Leaving a legacy: Martin Luther King Jr. Day celebrated at Bemidji State
Despite no classes, BSU’s Beaux Arts Ballroom was a fair bit livelier than the rest of campus as around 100 people attended a Dr. Martin Luther King Jr. celebration event on Monday.
BEMIDJI — While there were no classes on Martin Luther King Jr. Day, Bemidji State's Beaux Arts Ballroom was a fair bit livelier than the rest of campus as around 100 students, faculty and community members gathered to reminisce and reflect on the legacy of the pioneering civil rights leader on Monday.
Hosted by the Center for Diversity, Equity and Inclusion , a celebratory event aimed to provide opportunities for attendees to reflect on the struggles of the Black community, appreciate the progress that’s been made with regards to civil rights and understand the work that remains to be done, a release said.
Part of addressing this mission involved bringing in keynote speaker Dante King, who led the attendees through discussion and activities relating to several aspects of anti-Blackness, white supremacy and racism.
A native of San Francisco, King has worked more than 15 years as a human resource management professional with a focus on implementing anti-racist practices, organizational development and change, his website states.
He currently serves as a guest faculty member at the University of California-San Francisco School of Medicine along with being a historian, motivational speaker and coach.
King is also a published author with his newest book, “The 400-Year Holocaust: White America’s Legal, Psychopathic, and Sociopathic Black Genocide — and the Revolt Against Critical Race Theory,” informing much of Monday’s discussion.
One particular theme of King’s speech was educational systems and versions of history that are taught in schools today.
“We have a school system that’s based upon the psychology of white children and people. If we’re trying to educate our children in that system, they are bound to fail,” King said during his speech. “The very structure of the educational system itself is based upon a white model and therefore has a built-in failure mechanism for us one way or the other.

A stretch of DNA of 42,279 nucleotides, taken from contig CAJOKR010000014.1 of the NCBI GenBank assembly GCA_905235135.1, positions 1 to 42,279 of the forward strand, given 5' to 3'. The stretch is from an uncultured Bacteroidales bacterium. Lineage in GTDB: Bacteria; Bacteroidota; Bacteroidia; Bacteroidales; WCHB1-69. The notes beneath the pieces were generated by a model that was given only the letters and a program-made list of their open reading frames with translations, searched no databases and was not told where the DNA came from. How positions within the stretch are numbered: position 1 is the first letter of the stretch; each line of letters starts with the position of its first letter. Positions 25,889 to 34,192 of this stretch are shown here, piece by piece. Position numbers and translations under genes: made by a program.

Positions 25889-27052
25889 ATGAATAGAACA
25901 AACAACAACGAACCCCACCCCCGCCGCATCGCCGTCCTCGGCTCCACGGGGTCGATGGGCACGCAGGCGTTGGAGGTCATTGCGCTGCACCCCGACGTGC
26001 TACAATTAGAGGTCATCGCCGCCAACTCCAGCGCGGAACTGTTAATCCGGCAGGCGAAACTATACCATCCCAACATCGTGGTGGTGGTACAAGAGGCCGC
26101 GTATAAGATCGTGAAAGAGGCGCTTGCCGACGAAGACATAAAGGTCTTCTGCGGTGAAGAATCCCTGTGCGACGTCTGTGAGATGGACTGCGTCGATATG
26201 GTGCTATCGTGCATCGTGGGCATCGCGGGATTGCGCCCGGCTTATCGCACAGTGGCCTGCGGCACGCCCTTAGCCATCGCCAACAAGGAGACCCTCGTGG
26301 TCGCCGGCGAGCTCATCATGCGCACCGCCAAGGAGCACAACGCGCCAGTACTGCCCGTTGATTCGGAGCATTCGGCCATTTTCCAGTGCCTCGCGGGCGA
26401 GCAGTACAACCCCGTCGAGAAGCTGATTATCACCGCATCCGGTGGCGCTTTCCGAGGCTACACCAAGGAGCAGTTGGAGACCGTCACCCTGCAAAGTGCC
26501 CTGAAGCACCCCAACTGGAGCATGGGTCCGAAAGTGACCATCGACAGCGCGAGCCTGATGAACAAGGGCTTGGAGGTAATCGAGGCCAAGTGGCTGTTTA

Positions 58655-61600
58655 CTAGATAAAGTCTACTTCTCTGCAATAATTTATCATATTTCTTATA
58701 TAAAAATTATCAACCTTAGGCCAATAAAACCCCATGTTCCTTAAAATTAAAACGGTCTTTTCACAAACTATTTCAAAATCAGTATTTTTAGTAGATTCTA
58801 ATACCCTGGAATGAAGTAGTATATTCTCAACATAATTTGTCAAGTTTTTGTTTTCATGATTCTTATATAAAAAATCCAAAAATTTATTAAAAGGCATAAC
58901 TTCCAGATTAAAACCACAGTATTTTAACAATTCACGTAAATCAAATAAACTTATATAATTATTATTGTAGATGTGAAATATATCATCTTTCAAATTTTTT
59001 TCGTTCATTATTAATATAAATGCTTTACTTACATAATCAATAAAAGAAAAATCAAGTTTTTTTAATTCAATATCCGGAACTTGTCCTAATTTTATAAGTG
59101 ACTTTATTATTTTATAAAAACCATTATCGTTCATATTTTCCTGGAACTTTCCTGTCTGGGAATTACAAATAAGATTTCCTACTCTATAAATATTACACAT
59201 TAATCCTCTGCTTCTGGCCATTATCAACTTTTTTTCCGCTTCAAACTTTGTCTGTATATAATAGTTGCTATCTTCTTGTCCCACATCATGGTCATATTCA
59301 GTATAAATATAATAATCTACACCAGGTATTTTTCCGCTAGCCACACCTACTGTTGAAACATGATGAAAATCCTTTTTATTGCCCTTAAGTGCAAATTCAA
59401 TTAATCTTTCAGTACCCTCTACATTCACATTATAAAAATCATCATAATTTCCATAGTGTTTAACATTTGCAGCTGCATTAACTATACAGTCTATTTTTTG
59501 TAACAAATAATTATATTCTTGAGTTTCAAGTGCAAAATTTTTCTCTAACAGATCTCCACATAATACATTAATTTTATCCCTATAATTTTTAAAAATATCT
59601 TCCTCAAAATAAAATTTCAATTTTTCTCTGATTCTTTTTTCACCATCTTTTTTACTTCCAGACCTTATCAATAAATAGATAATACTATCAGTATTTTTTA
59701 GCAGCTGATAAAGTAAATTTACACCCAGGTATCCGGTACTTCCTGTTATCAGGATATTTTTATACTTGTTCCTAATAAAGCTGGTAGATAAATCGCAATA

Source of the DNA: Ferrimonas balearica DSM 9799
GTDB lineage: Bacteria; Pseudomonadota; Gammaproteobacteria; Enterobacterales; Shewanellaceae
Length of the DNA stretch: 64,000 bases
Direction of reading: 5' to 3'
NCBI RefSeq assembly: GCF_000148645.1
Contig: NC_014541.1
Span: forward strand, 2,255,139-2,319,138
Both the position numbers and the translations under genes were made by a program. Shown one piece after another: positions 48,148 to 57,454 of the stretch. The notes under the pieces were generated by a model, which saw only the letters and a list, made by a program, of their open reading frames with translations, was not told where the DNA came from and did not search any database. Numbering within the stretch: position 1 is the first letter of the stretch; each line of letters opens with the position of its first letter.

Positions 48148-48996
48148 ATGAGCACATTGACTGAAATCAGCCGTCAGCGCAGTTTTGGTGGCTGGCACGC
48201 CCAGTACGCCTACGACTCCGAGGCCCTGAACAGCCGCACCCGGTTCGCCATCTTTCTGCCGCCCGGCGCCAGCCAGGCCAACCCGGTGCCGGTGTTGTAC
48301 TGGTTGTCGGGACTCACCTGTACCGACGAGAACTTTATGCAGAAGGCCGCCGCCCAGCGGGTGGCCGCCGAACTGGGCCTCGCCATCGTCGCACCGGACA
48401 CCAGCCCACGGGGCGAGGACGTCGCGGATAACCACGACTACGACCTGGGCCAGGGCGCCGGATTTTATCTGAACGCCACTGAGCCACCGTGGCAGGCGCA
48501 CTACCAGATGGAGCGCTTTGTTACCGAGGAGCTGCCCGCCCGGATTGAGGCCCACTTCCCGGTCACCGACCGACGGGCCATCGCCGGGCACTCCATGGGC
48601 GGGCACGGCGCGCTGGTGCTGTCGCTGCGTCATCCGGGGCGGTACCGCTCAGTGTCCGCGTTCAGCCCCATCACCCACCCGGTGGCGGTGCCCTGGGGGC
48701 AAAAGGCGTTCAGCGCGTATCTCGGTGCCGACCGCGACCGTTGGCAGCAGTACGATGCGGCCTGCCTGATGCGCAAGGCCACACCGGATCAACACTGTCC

“We learn what is practical and beneficial for white people who control our historical orientations and everything that we register as knowledge, as academia, as intelligence.”
King garnered audience participation by asking attendees several questions and a show of hands throughout the event along with activities that required attendees to move around and mingle.
More information on King can be found at www.danteking.com.
Black Student Union
When attendees weren’t out of their seats, several other speakers took their turns at the podium including BSU students Maalik Knox and Michael Bailey, who serve as president and vice president of the Black Student Union respectively.
According to BSU’s website, the Black Student Union was founded in 2017 to provide a safe and welcoming environment for students of color. The club aims to celebrate Black culture, provide a social network for Black students and provide volunteer opportunities throughout the community.
Notably, Black Student Union hosted a Social Injustice demonstration in June 2020 following the killing of George Floyd by police in Minneapolis, which gave rise to protests across the country. They have also expressed support for the family of Daunte Wright, a man who was fatally shot by police in April 2021.